(18) Investigations and appropriate penalties help to prevent and correct inadequate execution of a statutory audit.

(19) Statutory auditors and audit firms are responsible for carrying out their work with due care and thus should be liable for the financial damage caused by a lack of the care owed. However, the auditors' and audit firms' ability to obtain professional indemnity insurance cover may be affected by whether they are subject to unlimited financial liability. For its part, the Commission intends examining these issues, taking into account the fact that liability regimes of the Member States may vary considerably.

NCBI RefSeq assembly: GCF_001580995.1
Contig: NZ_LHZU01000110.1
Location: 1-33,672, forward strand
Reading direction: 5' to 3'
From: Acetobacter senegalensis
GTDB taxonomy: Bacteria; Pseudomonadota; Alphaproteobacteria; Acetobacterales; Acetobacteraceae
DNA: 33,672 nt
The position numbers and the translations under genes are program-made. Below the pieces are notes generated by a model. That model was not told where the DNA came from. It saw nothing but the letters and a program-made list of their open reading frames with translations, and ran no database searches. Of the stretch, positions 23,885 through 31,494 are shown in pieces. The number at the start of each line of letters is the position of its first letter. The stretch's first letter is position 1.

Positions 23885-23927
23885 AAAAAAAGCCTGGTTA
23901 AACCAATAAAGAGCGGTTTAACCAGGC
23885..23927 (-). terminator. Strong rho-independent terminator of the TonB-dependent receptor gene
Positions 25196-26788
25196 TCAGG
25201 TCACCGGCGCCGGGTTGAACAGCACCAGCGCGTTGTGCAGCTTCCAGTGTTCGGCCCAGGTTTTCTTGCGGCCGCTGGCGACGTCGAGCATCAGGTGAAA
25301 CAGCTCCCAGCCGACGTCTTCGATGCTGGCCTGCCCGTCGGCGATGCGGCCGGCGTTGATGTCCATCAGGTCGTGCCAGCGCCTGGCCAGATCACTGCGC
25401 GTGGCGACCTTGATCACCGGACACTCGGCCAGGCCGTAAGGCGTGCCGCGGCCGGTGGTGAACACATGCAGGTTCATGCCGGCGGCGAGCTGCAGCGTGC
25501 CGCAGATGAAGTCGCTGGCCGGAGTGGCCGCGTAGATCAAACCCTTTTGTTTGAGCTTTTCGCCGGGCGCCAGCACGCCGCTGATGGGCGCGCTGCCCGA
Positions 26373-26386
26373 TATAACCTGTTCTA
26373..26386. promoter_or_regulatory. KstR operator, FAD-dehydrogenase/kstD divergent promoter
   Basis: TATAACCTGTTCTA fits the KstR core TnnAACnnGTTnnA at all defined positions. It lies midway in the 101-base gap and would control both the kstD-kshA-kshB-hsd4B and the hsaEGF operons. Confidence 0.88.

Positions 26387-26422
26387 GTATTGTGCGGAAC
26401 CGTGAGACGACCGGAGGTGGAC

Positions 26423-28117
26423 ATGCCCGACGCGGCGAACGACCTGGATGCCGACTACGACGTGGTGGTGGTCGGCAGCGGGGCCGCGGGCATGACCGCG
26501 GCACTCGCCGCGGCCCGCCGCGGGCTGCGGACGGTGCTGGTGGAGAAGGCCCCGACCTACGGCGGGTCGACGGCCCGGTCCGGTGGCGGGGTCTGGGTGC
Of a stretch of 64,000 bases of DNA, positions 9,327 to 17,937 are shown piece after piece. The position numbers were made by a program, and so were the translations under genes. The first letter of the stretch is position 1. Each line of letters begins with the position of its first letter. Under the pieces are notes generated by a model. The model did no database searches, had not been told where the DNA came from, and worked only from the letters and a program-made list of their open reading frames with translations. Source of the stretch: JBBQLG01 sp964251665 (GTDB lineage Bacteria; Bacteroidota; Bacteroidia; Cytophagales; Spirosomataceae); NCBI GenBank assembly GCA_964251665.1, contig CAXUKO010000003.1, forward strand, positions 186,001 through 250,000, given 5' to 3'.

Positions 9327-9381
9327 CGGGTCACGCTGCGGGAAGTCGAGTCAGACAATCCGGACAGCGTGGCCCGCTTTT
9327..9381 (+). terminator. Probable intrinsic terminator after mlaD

(20) Member States should organise an effective system of public oversight for statutory auditors and audit firms on the basis of home country control. The regulatory arrangements for public oversight should make possible effective cooperation at Community level in respect of the Member States' oversight activities. The public oversight system should be governed by non-practitioners who are knowledgeable in the areas relevant to statutory audit. These non-practitioners may be specialists who have never been linked with the audit profession or former practitioners who have left the profession. Member States may, however, allow a minority of practitioners to be involved in the governance of the public oversight system. Competent authorities of Member States should cooperate with each other whenever necessary for the purpose of carrying out their oversight duties on statutory auditors or audit firms approved by them. Such cooperation can make an important contribution to ensuring consistently high quality in the statutory audit in the Community. Since it is necessary to ensure effective cooperation and coordination at European level among competent authorities designated by Member States, the designation of one entity, responsible for ensuring cooperation, should be without prejudice to the ability of each single authority to cooperate directly with the other competent authorities of the Member States.